Vietnams flowers and fruit
If you’re reading this in the beginning of the month, then Tet is once again in full bloom. And two things that will be out in abundance are fruits and flowers. Vietnamese love them both. Luscious, fresh tropical fruits are on the table every day. And in most neighbourhoods it seems that every block accommodates a busy florist. Fruits and flowers are especially popular at festive times. The fruits, of course, are for eating. But often so are the flowers. Flowers for the heart? Sure. Flowers for your love? No doubt. How about flowers for your table? Your plate, to be exact. Yes, flowers to eat. Both for your gustatory delight, and for your health. Traditional Vietnamese medicine regards certain flowers as part of its pharmacopoeia. Traditional Vietnamese cooks regard them as tasty.
Flowers of the pomelo tree, whose sweet smell perfumes the nights of late spring, can be distilled into an essence that gives an extra dimension to many desserts. The frangipani that grows on temple grounds are used for their anti-hypertension properties and taken as a kind of tea.
Lotus stamens are thought to have medicinal properties good for the treatment of uterine bleeding and ‘loss of libido’. Lotus seeds, which are flowers to be, may be candied, or cooked in syrup, or used as stuffing for chicken, or eaten like peanuts. They are said to have a sedative effect.
Jasmine, the traditional symbol of loose morals, has long been popular in tea and candy. White roses steamed with sugar make cough syrup that children are not reluctant to take. Banana flowers are sliced into thin strips and made into a tasty salad. Flowers of luffa (muop) and pumpkin (bi ngo) are often eaten fried in peasant homes. A soup cooked with flowers of the strong-smelling swallow-wort (hoa thien ly) is popular among rice farmers and is thought to be a good treatment for gout. (Frankly, I’d prescribe whisky, but that’s for another edition).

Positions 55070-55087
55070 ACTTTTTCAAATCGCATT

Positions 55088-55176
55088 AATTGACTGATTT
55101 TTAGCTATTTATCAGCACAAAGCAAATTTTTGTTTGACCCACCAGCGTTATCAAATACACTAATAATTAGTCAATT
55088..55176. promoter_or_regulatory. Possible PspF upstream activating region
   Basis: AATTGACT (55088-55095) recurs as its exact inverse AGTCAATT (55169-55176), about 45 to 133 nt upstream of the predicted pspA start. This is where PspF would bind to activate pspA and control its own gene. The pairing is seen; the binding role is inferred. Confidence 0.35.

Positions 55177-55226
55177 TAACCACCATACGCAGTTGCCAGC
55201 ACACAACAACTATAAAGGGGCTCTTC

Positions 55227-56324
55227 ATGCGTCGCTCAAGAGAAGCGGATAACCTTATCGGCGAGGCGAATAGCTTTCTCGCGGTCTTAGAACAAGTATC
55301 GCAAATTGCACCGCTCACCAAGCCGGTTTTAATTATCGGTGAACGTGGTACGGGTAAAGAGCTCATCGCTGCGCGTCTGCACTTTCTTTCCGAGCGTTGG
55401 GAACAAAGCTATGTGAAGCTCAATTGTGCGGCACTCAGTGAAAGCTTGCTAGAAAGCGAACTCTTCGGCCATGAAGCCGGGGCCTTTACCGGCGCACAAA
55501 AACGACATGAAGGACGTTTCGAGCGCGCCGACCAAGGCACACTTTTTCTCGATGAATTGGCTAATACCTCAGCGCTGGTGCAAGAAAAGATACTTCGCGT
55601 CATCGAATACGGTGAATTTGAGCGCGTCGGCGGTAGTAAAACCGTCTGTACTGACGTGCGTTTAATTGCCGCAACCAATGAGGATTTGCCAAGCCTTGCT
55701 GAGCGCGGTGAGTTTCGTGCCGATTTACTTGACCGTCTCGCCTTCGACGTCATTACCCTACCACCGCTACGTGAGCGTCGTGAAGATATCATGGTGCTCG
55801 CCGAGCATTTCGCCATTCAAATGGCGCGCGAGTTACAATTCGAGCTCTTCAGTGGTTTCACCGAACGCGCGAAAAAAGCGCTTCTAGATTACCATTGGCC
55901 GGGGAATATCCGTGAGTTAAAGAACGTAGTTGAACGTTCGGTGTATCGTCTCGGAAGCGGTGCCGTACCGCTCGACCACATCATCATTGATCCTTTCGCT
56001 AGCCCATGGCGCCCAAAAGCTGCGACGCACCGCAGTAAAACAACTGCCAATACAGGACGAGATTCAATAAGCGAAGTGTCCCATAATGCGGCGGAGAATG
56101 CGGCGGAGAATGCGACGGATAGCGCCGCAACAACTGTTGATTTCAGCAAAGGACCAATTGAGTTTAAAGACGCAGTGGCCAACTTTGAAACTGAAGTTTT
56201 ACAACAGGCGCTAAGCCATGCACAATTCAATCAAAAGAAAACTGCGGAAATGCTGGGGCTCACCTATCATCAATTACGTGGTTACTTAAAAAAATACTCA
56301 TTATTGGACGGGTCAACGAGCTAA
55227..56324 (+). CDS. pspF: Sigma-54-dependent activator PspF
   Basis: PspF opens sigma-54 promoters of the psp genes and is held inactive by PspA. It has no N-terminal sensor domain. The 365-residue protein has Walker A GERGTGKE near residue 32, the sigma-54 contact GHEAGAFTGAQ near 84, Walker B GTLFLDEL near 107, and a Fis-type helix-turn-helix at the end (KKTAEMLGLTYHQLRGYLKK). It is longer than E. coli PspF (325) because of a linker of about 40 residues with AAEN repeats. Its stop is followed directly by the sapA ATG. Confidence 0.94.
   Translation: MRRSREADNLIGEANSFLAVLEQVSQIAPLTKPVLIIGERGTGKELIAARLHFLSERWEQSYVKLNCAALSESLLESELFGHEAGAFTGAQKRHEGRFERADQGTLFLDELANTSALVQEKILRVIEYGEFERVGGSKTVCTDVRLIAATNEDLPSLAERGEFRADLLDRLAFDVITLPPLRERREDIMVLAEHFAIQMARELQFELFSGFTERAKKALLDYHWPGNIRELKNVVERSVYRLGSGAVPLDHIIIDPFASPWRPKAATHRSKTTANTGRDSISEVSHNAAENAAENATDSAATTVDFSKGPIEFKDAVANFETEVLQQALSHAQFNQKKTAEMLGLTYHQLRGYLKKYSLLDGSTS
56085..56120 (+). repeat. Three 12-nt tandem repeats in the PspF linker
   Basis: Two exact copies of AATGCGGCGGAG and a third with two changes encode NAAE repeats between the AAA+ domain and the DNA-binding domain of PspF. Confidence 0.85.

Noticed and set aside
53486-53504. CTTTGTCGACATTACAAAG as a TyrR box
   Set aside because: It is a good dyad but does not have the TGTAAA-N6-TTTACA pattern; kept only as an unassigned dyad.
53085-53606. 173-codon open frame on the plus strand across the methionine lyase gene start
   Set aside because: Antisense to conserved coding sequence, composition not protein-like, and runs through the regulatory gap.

And then we come to fruit. And one fruit in particular is worthy of mention: durian, the king, or jester, of tropical fruits, praised and damned in equal measure. You either love it or hate it. Its Vietnamese name, sau rieng, means ‘one’s sorrows’. You may well regret hacking into the armour-like skin of a durian, as the powerful aroma will linger long in your memory. But if you hold your breath you might (I say you might) enjoy the creamy dense flesh and its complex flavour, reminiscent, to speak kindly, of avocado, peanut butter, ripe cheese, and honey.
Now that, of course, is to speak kindly of the ‘King of Fruits’. Durian is melon-like with a yellow, pudding-textured flesh and an odor best described as pig shit, turpentine and onions whirled in a blender and garnished with a dirty gym sock. And I have long said so, in speech and in print. And I mean that quite literally. This isn’t just hyperbole. That’s what it smells like to me! And it can be smelled from many yards away. In fact, it is forbidden by law to carry it on the subway in Singapore, or on any international flight on any airline.
No one can doubt my sincerity in describing the durian. Especially if you consult the internet. An internet guru recently contacted me with some surprising news. If you Google “durian” you will come up with about 5 million pages. According to the guru, 2.6 million of them include my above quote. I am, according to Google, the most quoted man in the world on the subject of durian. Anthony Bourdain (AKA the Anti Christ) gets about 45,000. Andrew Zimmern gets a lousy 15,000. So my words must ring true somewhere! Happy Tet!